Royals bats, Johnny Cueto take Game 2 from Mets in convincing fashion – Metro US

Royals bats, Johnny Cueto take Game 2 from Mets in convincing fashion

Royals bats, Johnny Cueto take Game 2 from Mets in convincing fashion
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The Royals started slow Wednesday night but showed they still had the momentum in Game 2, coming to life in a four-run fifth inning (and later in a three-run eighth) to seize the series lead after a 7-1 victory in Kansas City.

It was not the long ball, but a cluster of singles that proved the Mets’ undoing, as five base hits (and one walk) provided the AL Champions the ammunition they needed to leave the Midwest with a commanding advantage.

With victory in site, the Royals added to New York’s misery with some more offense in the eighth.

With both Johnny Cueto (who tossed the first World Series complete game since Jack Morris in 1991) and Jacob deGrom (five innings, six hits, four runs and two strikeouts) dealing for the first three frames, the first real scoring threat of the game didn’t manifest until the top of the fifth, when Cueto got into trouble with two walks and one out.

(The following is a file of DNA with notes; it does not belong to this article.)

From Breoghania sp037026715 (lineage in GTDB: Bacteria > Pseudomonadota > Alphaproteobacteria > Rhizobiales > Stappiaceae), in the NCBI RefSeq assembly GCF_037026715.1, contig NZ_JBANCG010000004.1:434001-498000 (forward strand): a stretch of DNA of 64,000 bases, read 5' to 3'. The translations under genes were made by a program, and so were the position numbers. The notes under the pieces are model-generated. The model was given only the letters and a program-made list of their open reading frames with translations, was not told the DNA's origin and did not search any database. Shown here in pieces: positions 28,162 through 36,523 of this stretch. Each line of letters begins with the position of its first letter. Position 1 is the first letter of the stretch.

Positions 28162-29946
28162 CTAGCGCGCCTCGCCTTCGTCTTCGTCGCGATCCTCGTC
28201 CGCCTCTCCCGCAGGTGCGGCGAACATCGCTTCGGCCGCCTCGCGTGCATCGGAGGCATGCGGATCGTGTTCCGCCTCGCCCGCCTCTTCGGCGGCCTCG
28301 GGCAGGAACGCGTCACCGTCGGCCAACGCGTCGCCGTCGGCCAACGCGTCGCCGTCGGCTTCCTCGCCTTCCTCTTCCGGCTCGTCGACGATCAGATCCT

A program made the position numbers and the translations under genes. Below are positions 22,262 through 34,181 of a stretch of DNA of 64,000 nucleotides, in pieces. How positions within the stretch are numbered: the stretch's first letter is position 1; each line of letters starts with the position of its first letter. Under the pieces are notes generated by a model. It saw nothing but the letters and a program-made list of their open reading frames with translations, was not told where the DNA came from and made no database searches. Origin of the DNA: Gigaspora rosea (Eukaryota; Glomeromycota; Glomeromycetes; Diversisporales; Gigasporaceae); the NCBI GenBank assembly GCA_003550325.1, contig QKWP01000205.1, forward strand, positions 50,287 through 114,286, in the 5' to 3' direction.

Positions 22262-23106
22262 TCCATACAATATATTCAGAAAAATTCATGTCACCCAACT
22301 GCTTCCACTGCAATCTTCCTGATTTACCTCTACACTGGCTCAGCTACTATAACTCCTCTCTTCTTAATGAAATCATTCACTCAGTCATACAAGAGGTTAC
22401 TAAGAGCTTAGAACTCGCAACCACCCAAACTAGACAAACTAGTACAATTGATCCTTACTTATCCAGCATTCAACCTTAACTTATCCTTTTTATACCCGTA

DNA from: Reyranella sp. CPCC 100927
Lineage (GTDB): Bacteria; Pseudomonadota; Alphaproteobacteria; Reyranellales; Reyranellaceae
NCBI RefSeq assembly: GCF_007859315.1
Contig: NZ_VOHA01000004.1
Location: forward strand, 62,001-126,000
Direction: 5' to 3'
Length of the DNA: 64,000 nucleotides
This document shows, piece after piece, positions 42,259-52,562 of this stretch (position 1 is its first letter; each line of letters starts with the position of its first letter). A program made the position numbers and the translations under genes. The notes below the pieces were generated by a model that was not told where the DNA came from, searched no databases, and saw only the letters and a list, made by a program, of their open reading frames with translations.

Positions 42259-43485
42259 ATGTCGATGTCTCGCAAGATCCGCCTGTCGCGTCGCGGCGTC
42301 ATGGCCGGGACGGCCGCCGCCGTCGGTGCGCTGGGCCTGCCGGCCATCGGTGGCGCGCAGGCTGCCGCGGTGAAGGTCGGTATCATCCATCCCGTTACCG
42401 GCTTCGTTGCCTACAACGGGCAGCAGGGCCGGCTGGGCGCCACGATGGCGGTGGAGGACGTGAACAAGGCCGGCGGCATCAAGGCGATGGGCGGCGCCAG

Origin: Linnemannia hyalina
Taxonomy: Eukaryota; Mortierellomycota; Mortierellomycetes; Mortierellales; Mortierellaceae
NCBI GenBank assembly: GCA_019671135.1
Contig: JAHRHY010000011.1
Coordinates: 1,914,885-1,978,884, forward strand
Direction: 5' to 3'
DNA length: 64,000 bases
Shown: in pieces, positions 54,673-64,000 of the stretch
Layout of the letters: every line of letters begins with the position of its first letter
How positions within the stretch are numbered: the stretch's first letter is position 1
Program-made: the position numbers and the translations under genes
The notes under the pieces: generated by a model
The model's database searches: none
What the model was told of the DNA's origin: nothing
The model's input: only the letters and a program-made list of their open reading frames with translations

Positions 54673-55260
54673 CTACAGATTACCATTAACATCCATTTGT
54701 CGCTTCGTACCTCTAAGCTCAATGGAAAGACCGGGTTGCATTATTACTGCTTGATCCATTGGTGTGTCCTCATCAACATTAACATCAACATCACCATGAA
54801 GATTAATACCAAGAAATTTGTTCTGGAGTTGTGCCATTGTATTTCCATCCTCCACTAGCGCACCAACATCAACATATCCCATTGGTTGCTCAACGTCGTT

After a close call at first on a potential double play, Lucas Duda hit a well-placed bloop base hit to no man’s land in shallow left field, plating Daniel Murphy to put New York ahead 1-0.

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An inning later, however, the Royals posted a four-run frame, snatching the lead from New York thanks to a bevy of clutch hits.

Alcides Escobar took advantage of two base-runners with no outs to start the fifth with an RBI-single while Eric Hosmer poked a two-RBI single through with two outs and two on a few hitters later. Hosmer’s risky decision to take third base on a Kendrys Morales single to set up the Royals’ fourth run on a Mike Moustakas single.

Yoenis Cespedes took advantage of the size of Kauffman Stadium in the bottom of the sixth, robbing Alex Rios of a home run that would have put Kansas City even further ahead.

In the eighth the Royals eyed some insurance — which they got on RBI from Alex Gordon, Paulo Orlando and Escobar, putting the nail in the coffin with a 7-1 lead.

The typically potent Mets offense was kept quiet by Cueto, who held New York to just two hits (the Royals had 10).

Since the year 1903, only thirteen teams have ever overcome an 0-2 deficit to win a best-of-seven series.